Chapter 1. Introduction
There's no doubt about it: Software is expensive. The United States alone devotes at least $250 billion each year to application development of approximately 175,000 projects involving several million people. For all of this investment of time and money, though, software's customers continue to be disappointed, because over 30 percent of the projects will be
The demand for software also continues to rise. The developed economies rely to a large extent on software for telecommunications, inventory control, payroll, word processing and typesetting, and an ever-widening set of applications. Only a
There's no end in sight. A Star Trek world of tiny communications devices, voice-recognition software, vast searchable databases of human (for the moment, anyway) knowledge, sophisticated computer-controlled sensing devices, and
These techniques have undoubtedly improved productivity, but as we bring more powerful tools to bear to solve more difficult problems, the
MDA takes the ideas of raising the levels of abstraction and reuse up a
Raising the Level of Abstraction 
The history of software development is a history of raising the level of abstraction. Our industry used to build systems by soldering wires together to form hard-wired programs. Machine code let us store programs by manipulating switches to enter each instruction. Data was stored on drums whose rotation time had to be taken into account so that the head would be able to read the
At some point, programming languages, such as FORTRAN, were born and "formula translation" became a reality. Standards for COBOL and C enabled portability among hardware platforms, and the profession developed techniques for structuring programs so that they were easier to write, understand, and maintain. We now have languages like Smalltalk, C++, Eiffel, and Java, each with the notion of object-orientation, an approach for structuring data and behavior together into classes and objects.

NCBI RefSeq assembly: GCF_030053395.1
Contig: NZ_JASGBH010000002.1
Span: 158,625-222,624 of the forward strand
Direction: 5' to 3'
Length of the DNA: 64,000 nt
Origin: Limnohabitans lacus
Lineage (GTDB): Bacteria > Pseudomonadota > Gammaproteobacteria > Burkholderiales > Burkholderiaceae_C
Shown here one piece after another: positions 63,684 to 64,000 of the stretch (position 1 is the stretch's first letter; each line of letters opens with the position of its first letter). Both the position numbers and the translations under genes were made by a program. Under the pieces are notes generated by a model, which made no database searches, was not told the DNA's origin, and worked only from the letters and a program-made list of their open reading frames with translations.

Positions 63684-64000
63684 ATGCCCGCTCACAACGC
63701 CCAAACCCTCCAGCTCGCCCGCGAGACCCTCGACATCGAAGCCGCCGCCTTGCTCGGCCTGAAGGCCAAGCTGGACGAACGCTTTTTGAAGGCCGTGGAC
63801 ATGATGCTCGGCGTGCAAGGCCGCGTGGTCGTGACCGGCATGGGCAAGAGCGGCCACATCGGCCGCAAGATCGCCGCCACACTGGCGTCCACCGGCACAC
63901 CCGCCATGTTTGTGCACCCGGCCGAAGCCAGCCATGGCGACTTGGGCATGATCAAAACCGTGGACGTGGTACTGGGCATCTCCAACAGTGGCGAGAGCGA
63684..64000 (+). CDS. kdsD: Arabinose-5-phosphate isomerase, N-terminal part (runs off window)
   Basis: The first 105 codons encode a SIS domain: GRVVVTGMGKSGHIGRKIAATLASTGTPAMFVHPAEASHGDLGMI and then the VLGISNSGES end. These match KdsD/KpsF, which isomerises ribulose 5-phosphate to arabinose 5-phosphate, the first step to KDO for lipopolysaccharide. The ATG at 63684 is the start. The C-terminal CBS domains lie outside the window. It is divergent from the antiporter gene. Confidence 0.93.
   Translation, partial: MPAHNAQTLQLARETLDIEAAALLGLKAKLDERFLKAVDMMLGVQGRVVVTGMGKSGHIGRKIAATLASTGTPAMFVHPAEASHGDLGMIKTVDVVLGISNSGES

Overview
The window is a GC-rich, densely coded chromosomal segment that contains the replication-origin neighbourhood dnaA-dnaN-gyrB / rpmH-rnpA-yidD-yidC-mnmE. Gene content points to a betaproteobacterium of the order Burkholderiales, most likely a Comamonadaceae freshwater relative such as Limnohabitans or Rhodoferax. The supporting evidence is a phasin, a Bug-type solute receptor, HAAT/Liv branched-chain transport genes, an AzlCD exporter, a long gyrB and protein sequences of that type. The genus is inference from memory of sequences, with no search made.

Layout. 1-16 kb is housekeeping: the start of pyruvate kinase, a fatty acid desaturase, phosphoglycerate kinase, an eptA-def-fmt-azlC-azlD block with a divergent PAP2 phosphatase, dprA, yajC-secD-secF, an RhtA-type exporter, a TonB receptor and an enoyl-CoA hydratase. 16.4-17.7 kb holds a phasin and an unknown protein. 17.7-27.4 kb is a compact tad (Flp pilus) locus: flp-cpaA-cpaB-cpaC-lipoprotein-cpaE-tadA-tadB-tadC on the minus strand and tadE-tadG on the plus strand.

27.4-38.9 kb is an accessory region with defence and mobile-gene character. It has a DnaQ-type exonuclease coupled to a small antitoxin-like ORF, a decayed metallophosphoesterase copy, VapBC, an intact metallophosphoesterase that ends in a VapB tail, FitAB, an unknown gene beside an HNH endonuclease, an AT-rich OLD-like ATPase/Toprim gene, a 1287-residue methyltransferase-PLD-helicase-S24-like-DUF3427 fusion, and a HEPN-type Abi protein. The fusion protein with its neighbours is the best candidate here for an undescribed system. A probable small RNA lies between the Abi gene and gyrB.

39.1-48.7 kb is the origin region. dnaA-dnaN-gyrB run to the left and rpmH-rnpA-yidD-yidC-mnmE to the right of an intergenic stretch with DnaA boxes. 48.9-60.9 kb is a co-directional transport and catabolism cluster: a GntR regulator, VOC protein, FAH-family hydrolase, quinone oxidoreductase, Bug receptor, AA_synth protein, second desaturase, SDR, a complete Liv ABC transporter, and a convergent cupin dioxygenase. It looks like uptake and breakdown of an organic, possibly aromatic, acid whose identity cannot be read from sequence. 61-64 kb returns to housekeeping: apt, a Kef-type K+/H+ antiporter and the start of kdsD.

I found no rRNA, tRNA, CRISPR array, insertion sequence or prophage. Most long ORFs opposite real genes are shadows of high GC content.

As we moved from one language to another,
Over time, however, the new
As the profession has raised the level of abstraction at which developers work, we have developed tools to map from one layer to the next automatically. Developers now write in a high-level language that can be mapped to a lower-level language automatically, instead of writing in the lower-level language that can be mapped to assembly language, just as our predecessors wrote in assembly language and had that translated automatically into machine language.
Clearly, this forms a pattern: We formalize our knowledge of an application in as high a level a language as we can. Over time, we learn how to use this language and apply a set of conventions for its use. These conventions become formalized and a higher-level language is born that is mapped automatically into the lower-level language. In turn, this next-higher-level language is perceived as low level, and we develop a set of conventions for its use. These
The next level of abstraction is the move, shown in Figure 1-1, to model-based development, in which we build software-platform-independent models.
Figure 1-1. Raising the level of abstraction
Software-platform independence is analogous to hardware-platform independence. A hardware-platform-independent language, such as C or Java, enables the writing of a specification that can execute on a variety of hardware platforms with no change. Similarly, a software-platform-independent language enables the writing of a specification that can execute on a variety of software platforms, or software architecture designs, with no change. So, a software-platform-independent specification could be mapped to a multiprocessor/multitasking CORBA environment, or a client-server relational database environment, with no change to the model.
In general, the organization of the data and processing
Raising the level of abstraction changes the platform on which each layer of abstractions depends. Model-based development relies on the construction of models that are independent of their software platforms, which include the likes of CORBA, client-server relational database environments, and the very structure of the final code.